N2 - OBJECTIVE: Spinal cord stimulation (SCS) is an important treatment modality used to treat chronic neuropathic pain. However, reported success rates of 26%-70% entail an increased focus on patient selection. An area of core interest is psychological evaluation, often using scales such as the Pain Catastrophizing Scale (PCS). The aim of this study was to assess the relation between baseline PCS scores obtained before implantation and SCS outcomes defined as (1) Rating on Patients' Global Impression of Change scale (PGIC), (2) Pain relief on the Numeric Rating Scale (NRS), (3) Cessation of pain medication, and (4) Risk of permanent explantation.MATERIALS AND METHODS: Using records from the Neurizon Neuromodulation Database, we performed a multicenter open cohort study of 259 permanently implanted SCS patients. Follow-up ranged from six months to nine years (median = three years). For each of the defined SCS outcomes, patients were grouped according to their latest follow-up registration. Subsequently, we used a one-way ANOVA and exact t-tests to compare mean baseline PCS scores between groups.RESULTS: No difference in mean baseline PCS scores was found between PGIC groups. Baseline PCS scores was not associated with the probability of obtaining 30% or 50% pain relief on latest registration. Baseline PCS scores of patients able to cease all usage of tricyclic antidepressants, antiepileptics, or opioids during SCS treatment did not differ from baseline scores of continuous users. We found no association between baseline PCS scores and risk of permanent explantation.CONCLUSION: This study did not demonstrate any associations between baseline PCS scores and SCS outcomes.

AB - OBJECTIVE: Spinal cord stimulation (SCS) is an important treatment modality used to treat chronic neuropathic pain. However, reported success rates of 26%-70% entail an increased focus on patient selection. An area of core interest is psychological evaluation, often using scales such as the Pain Catastrophizing Scale (PCS). The aim of this study was to assess the relation between baseline PCS scores obtained before implantation and SCS outcomes defined as (1) Rating on Patients' Global Impression of Change scale (PGIC), (2) Pain relief on the Numeric Rating Scale (NRS), (3) Cessation of pain medication, and (4) Risk of permanent explantation.MATERIALS AND METHODS: Using records from the Neurizon Neuromodulation Database, we performed a multicenter open cohort study of 259 permanently implanted SCS patients. Follow-up ranged from six months to nine years (median = three years). For each of the defined SCS outcomes, patients were grouped according to their latest follow-up registration. Subsequently, we used a one-way ANOVA and exact t-tests to compare mean baseline PCS scores between groups.RESULTS: No difference in mean baseline PCS scores was found between PGIC groups. Baseline PCS scores was not associated with the probability of obtaining 30% or 50% pain relief on latest registration. Baseline PCS scores of patients able to cease all usage of tricyclic antidepressants, antiepileptics, or opioids during SCS treatment did not differ from baseline scores of continuous users. We found no association between baseline PCS scores and risk of permanent explantation.CONCLUSION: This study did not demonstrate any associations between baseline PCS scores and SCS outcomes.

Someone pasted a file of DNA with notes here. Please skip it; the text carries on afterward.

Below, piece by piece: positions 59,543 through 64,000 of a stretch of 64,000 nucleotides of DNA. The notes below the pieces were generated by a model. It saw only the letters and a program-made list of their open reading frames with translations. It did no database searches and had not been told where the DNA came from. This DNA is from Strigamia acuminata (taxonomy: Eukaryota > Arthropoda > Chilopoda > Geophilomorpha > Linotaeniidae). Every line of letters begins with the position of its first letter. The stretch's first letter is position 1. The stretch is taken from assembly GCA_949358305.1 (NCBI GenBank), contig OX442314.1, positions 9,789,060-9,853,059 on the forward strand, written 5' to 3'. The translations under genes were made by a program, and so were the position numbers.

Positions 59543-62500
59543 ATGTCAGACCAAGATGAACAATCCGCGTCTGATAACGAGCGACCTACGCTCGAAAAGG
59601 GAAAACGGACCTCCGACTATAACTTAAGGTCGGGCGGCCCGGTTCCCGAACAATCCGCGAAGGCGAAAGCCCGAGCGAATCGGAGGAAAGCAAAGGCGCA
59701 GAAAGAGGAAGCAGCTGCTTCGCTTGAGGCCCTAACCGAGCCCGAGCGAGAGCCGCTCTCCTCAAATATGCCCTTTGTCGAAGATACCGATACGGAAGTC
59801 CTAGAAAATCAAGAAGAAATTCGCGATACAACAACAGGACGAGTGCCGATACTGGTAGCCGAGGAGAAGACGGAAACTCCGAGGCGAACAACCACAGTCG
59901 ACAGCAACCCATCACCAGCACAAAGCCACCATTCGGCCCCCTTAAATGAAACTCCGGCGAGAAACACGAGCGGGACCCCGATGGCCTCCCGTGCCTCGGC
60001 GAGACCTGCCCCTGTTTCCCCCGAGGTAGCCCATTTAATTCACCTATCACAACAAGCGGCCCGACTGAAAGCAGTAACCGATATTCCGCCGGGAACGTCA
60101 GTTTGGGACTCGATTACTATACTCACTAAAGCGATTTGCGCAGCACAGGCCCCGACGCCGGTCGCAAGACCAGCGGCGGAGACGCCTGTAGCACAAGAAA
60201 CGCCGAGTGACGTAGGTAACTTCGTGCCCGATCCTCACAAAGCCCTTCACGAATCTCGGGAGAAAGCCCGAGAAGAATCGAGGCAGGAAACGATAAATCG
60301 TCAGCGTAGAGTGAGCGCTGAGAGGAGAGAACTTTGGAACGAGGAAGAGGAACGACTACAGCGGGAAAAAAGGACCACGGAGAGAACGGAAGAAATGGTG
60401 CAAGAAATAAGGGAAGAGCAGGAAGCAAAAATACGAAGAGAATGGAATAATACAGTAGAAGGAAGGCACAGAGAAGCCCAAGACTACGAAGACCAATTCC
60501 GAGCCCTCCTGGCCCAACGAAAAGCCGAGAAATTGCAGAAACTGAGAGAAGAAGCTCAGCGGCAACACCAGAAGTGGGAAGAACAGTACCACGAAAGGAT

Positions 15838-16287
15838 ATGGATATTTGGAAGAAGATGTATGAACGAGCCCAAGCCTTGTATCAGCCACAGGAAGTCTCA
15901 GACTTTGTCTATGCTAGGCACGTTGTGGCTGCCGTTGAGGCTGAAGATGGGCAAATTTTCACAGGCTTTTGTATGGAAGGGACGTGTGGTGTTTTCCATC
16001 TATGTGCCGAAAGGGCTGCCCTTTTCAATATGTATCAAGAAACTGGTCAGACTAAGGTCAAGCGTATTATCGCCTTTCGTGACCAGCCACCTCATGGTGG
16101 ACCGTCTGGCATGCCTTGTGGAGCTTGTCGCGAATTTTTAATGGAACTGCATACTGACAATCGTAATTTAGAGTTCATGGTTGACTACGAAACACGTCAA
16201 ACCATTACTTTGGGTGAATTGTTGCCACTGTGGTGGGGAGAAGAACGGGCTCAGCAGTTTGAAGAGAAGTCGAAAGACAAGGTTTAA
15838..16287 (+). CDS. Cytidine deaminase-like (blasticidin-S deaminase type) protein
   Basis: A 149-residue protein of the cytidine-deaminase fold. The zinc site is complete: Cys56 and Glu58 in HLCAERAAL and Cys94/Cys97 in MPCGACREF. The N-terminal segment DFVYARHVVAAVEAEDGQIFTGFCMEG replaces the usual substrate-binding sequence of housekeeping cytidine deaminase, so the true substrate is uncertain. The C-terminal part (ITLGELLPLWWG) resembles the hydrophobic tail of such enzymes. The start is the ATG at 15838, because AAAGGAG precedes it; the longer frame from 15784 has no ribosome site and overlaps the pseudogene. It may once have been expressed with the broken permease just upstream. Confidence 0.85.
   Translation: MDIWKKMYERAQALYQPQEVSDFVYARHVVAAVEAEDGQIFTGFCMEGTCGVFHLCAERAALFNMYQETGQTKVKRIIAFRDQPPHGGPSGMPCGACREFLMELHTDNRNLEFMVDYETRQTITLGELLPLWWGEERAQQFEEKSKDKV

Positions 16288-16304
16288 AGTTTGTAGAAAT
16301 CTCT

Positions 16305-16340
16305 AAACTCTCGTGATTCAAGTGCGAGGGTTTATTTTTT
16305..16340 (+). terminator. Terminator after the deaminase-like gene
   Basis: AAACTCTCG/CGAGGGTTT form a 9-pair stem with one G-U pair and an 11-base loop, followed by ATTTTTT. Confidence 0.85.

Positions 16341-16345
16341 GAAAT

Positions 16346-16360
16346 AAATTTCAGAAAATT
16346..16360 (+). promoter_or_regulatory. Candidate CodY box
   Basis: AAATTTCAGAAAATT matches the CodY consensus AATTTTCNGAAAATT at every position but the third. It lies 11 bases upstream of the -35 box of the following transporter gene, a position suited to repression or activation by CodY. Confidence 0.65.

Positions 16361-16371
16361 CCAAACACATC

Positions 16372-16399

U2 - 10.1111/ner.13213

DO - 10.1111/ner.13213

M3 - Journal article

C2 - 32929834

VL - 24

SP - 76

EP - 85

JO - Neuromodulation: Technology at the Neural Interface

JF - Neuromodulation: Technology at the Neural Interface

SN - 1094-7159

IS - 1

ER -